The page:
White House runners shift their focus on battles aheadWashington: As rival presidential candidates turned to battles ahead, Republican Donald Trump basked in the glory of his huge win in New Hampshire as Democrat Bernie Sanders quickly cashed on his stunning win over Hillary
Washington: As rival presidential candidates turned to battles ahead, Republican Donald Trump basked in the glory of his huge win in New Hampshire as Democrat Bernie Sanders quickly cashed on his stunning win over Hillary Clinton. And after her 22 point blowout defeat at the hands of self-styled Democratic socialist, the Clinton camp sought to regroup focusing her campaign's energies on African-American voters ahead of the next caucus round in Nevada on February 20.
The same day Republicans will clash in South Carolina and make their choice in Nevada on February 23, while the Democrats will have their next primary in South Carolina on February 27.
The Republican presidential field meanwhile narrowed down to six with New Jersey governor Chris Christie and former HP CEO Carly Fiorina calling it quits after their poor sixth and seventh place finish.
But retired neurosurgeon Ben Carson gamely stayed on despite finishing at the bottom of the table while Florida Senator Marco Rubio the new establishment favourite prepared for his second act after the exit of his tormentor Christie.
Trump celebrated his victory by firing at other White House hopefuls from both political parties at a rally in Clemson University in Clemson, South Carolina.
He mocked former Florida governor Jeb Bush saying "I hate to waste time on this guy because he's not going to win."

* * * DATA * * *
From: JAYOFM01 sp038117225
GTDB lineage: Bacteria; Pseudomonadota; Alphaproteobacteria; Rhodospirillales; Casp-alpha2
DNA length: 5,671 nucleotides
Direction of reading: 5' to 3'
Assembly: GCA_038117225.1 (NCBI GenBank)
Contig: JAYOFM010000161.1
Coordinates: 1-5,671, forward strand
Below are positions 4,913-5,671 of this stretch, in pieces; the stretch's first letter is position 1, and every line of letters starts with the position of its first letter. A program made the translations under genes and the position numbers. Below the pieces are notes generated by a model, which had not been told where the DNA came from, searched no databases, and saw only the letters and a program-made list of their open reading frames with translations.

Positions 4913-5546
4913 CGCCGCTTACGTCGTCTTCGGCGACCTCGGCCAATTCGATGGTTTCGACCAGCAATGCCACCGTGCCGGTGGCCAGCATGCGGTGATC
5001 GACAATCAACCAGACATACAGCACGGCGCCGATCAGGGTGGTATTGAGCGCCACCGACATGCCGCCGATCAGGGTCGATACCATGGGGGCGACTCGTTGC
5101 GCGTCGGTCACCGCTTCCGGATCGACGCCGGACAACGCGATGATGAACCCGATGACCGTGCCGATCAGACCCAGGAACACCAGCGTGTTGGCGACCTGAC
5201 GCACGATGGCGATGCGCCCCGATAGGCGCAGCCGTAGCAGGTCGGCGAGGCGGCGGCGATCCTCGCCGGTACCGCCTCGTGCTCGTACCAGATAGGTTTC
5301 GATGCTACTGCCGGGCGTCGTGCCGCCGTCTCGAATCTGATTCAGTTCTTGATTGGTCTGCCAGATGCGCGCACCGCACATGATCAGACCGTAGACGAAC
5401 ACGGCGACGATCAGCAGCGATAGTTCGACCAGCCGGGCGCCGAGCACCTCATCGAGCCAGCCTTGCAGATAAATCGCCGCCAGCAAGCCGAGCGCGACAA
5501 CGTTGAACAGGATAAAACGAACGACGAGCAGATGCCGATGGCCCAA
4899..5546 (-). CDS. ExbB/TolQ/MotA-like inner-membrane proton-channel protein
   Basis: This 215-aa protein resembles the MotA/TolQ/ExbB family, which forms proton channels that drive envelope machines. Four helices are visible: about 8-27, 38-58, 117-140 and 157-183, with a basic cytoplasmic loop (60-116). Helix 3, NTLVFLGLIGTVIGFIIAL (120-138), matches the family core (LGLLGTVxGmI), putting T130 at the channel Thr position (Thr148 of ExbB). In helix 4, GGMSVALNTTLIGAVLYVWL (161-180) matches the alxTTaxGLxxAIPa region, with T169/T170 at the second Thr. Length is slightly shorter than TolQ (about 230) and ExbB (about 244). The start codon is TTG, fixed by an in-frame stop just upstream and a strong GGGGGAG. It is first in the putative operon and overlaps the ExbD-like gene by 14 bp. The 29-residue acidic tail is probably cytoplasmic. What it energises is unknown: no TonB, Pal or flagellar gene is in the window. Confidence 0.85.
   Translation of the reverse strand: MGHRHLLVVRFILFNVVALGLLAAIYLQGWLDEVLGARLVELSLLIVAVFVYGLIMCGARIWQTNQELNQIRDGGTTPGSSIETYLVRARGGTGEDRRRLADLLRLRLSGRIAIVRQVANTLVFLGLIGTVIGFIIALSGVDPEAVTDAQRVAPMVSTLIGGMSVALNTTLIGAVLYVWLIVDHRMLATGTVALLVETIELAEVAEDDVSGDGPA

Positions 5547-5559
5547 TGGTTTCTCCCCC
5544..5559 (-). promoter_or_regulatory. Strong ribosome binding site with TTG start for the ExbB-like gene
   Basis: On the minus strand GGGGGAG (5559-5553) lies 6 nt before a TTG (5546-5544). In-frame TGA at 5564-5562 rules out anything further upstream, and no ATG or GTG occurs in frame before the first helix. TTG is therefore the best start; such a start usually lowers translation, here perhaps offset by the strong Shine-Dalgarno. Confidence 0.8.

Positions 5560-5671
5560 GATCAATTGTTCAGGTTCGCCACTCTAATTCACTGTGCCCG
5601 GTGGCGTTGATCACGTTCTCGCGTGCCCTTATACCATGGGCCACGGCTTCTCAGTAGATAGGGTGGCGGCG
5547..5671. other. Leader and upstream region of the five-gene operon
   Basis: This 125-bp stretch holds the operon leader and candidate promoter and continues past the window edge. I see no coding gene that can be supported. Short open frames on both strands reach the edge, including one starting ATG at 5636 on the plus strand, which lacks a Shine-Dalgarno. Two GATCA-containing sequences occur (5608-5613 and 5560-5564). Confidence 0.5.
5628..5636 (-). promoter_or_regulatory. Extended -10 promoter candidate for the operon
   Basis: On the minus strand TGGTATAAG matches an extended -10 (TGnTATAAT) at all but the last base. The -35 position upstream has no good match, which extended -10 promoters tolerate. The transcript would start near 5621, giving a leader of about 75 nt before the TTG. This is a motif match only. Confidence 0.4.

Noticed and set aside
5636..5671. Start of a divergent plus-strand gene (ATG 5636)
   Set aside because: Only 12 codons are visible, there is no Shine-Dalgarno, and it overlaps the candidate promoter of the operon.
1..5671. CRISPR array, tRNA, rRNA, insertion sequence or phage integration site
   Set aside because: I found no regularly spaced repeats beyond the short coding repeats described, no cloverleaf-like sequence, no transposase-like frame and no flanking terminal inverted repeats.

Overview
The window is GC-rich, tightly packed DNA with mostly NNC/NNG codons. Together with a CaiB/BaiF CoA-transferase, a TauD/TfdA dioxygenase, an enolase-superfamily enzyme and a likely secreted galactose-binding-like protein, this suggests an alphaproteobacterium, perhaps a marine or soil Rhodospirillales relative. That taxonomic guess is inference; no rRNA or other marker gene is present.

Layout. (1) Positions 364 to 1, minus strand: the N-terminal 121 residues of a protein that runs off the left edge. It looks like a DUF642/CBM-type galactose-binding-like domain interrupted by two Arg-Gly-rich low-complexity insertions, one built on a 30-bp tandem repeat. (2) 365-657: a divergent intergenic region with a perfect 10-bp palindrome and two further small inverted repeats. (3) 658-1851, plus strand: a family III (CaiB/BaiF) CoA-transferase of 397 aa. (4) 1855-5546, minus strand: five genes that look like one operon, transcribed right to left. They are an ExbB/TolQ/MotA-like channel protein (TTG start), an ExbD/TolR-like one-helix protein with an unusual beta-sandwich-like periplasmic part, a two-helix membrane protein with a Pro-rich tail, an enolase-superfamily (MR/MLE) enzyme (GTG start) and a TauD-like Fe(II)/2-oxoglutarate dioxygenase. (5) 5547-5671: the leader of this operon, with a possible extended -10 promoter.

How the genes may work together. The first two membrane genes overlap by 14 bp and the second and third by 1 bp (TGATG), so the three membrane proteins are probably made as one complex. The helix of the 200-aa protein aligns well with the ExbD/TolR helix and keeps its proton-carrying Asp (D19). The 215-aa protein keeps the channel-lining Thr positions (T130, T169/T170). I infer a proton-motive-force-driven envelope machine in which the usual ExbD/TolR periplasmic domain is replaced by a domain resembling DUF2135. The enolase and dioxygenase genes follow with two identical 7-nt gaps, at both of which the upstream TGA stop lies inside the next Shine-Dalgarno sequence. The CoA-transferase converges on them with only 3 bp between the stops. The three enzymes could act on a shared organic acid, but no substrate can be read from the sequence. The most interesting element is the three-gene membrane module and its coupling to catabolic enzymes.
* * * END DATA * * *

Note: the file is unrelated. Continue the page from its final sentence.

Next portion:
"Who thinks Hillary is going to make it?" he asked the crowd turning his ire at Clinton. "She's got to make it through this wacky socialist guy Bernie."
And "This guy Sanders is up ranting and raving like a lunatic that he won. I'm shocked that he won," said Trump. "What are we coming to? I just don't see a socialist as the head of our country."
After Clinton's poor performance, her spokesman Brian Fallon started lowering expectations in Nevada suggesting Sanders will "have the momentum coming out of New Hampshire presumably, so there's a lot of reasons he should do well."
Clinton also sent out a fundraising pitch to supporters. "Last night's results in New Hampshire weren't what we hoped for. But I woke up this morning ready to keep fighting for the issues you and I believe in. Are you with me?" Clinton asked.
President Barack Obama hasn't endorsed a candidate, but his former press secretary Jay Carney told CNN that Obama has a clear preference.
"I don't think there is any doubt that he wants Hillary to win the nomination and believes that she would be the best candidate in the fall and the most effective as president in carrying forward what he's achieved," he said.
Bernie Sanders, meanwhile, triggered a fundraising avalanche and plotted a nationwide campaign after his rout of Clinton.
He raised $5.2 million in the 18 hours after polls closed in New Hampshire, his campaign announced. He also met civil rights activist Al Sharpton in a New York City restaurant in Harlem Wednesday to win his support.
Clinton and Sanders will have their next showdown in a Democratic debate in Milwaukee, Wisconsin Thursday, while Republican candidates will have their debate in Greenville, South Carolina, on Saturday.